Freedson VM3 ('11).  This equation was derived by Dr. Jeffer Sasaki, Dr. Dinesh John, and Dr. Patty Freedson in the publication Validatoin and Comparison of ActiGraph Activity Monitors published in April of 2011.  This equation uses all three axes (if data is collected on all three axes) to estimate energy expenditure.  The Vector Magnitude calculation is only valid if the epoch counts exceed the Scale×2453.  
     
    if VMCPM > 2453
     
     
     
    Kcals/min= 0.001064×VM + 0.087512(BM) - 5.500229
     
     
    where

     
     
    VM = Vector Magnitude Combination (per minute) of all 3 axes (sqrt((Axis 1)^2+(Axis 2)^2+(Axis 3)^2])
     
     
    VMCPM = Vector Magnitude Counts per Minute
     
     
    BM = Body Mass in kg

    The linearity of this equation allows ActiLife to scale non-60 second epochs up to their 60s equivalent then back down again to obtain a per-epoch kcal value. 


    Freedson VM3 Combination ('11).  This option combines the Freedson VM3 ('11) formula with the Williams Work-Energy ('98) equation when the VMCPM (described previously) is less than 2453 counts per minute.

    if VMCPM > 2453
    Kcals/min= 0.001064×VM + 0.087512(BM) - 5.500229
    else
    Kcals/min=CPM×0.0000191×BM
    where
    VM = Vector Magnitude Combination (per minute) of all 3 axes (sqrt((Axis 1)^2+(Axis 2)^2+(Axis 3)^2])
    VMCPM = Vector Magnitude Counts per Minute
    CPM = Counts per Minute
    BM = Body Mass in kg

    The linearity of this equation allows ActiLife to scale non-60 second epochs up to their 60s equivalent then back down again to obtain a per-epoch kcal value.

    Important: Energy Expenditure calculations are only accurate for adults, age 19 years and up.

     
     
     

     

     

     

     

     


     

  • What are counts?
  • What are counts?

    There have been many questions and inquiries as to the origin of the term ‘count’ in relation to activity measurements. Below is an explanation of why ActiGraph uses this unit of measurement and what it represents in the physical world.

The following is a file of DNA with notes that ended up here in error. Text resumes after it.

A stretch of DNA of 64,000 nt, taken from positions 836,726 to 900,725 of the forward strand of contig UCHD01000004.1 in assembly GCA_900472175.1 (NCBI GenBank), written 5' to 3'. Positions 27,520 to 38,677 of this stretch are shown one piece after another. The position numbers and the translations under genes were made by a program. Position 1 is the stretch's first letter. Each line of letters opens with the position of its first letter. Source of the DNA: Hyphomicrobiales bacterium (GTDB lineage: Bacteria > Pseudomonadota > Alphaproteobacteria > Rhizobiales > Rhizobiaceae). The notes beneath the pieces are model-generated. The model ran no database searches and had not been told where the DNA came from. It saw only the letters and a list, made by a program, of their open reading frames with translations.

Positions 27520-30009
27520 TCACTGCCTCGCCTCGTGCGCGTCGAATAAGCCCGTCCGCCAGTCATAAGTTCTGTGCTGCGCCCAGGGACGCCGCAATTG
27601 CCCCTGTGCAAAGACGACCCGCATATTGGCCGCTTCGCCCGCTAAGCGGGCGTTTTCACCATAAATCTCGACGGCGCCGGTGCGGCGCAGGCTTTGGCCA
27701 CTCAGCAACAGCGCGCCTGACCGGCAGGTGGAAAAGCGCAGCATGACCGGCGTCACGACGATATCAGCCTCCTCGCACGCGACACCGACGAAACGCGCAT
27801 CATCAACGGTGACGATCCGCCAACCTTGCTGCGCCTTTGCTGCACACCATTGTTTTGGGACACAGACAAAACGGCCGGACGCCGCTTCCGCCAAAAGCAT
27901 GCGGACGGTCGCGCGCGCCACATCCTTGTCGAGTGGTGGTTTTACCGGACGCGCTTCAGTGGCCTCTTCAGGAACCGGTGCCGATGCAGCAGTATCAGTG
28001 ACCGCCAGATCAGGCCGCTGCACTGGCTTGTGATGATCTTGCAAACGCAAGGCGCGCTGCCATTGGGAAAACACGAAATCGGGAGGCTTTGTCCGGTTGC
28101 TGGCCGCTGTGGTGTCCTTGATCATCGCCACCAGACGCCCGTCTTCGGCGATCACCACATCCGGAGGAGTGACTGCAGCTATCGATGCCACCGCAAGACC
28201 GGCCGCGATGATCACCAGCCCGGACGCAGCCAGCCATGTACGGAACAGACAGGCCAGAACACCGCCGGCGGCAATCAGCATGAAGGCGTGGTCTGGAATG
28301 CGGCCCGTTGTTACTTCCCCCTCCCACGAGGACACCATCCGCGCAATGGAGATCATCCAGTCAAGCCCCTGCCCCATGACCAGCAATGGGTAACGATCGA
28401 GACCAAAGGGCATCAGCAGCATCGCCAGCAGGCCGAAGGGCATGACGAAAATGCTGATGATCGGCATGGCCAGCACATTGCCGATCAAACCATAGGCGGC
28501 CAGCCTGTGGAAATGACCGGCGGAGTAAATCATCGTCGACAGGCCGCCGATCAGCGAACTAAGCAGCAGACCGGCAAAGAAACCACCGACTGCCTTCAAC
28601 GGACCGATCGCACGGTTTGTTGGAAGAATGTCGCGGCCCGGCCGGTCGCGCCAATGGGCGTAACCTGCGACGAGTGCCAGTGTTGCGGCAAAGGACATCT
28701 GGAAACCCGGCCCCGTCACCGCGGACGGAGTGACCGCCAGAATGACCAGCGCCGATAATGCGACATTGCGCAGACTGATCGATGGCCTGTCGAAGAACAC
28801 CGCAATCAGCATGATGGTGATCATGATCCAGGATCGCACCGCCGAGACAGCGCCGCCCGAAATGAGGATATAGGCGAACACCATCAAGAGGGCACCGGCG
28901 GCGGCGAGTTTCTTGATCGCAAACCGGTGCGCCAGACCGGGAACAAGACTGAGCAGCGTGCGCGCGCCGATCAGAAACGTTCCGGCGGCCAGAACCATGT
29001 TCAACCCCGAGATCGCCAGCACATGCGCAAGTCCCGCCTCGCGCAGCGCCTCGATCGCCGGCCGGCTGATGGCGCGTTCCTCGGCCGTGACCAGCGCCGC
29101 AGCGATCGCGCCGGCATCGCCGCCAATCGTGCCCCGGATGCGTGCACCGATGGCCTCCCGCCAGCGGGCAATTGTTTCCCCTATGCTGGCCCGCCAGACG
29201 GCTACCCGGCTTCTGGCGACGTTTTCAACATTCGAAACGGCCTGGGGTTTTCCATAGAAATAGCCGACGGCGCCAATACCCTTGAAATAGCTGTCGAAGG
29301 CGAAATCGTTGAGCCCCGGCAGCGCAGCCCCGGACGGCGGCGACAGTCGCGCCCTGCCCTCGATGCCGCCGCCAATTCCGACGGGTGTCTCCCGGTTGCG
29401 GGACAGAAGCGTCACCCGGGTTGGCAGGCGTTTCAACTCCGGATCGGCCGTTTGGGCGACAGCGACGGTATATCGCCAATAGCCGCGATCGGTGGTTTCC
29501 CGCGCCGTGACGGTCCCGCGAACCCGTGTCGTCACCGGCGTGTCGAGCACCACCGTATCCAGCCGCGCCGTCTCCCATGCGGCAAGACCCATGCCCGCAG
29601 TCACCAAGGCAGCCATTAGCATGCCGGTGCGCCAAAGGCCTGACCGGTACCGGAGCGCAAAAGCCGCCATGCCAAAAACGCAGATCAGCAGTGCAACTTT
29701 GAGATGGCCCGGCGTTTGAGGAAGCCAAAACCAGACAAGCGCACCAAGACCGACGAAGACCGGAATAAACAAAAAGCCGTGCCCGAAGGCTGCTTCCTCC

"Count" is an enduring term. Prior to solid-state analog-to-digital converter commercial availability, activity monitors utilized either the 'threshold crossing' or 'cycle count' activity measurement. The threshold crossing technique involved incrementing a "count" each time the magnitude of acceleration (activity) exceeded a given threshold. The cycle count approach produced a "count" when enough force was applied to move a mechanical lever through a full cycle (up and down). The latter of these two approaches is very similar in nature to the modern day pedometer measurement technique.

    ActiGraph's original activity monitor, the 7164 model, utilized a mechanical lever capable of measuring the change in acceleration with respect to time (g/sec, where g is gravity or 9.806 m/s2). To suppress unwanted motion and enhance human activity, the acceleration signal was passed through an analog band-pass filter, the output of which yields a dynamic range of 4.26g/sec (+/-2.13g/sec) at 0.75Hz (center frequency of the filter). Using a sample rate of 10 samples-per-second, this filtered signal was then digitized into 256 distinct levels by an 8-bit solid-state analog-to-digital converter, producing 4.26g/sec per 256 levels or 0.01664 g/sec/count (each level is considered 1 count). When each filtered sample is multiplied by the sample window of 0.1sec, a resolution of 0.001664g/count is achieved.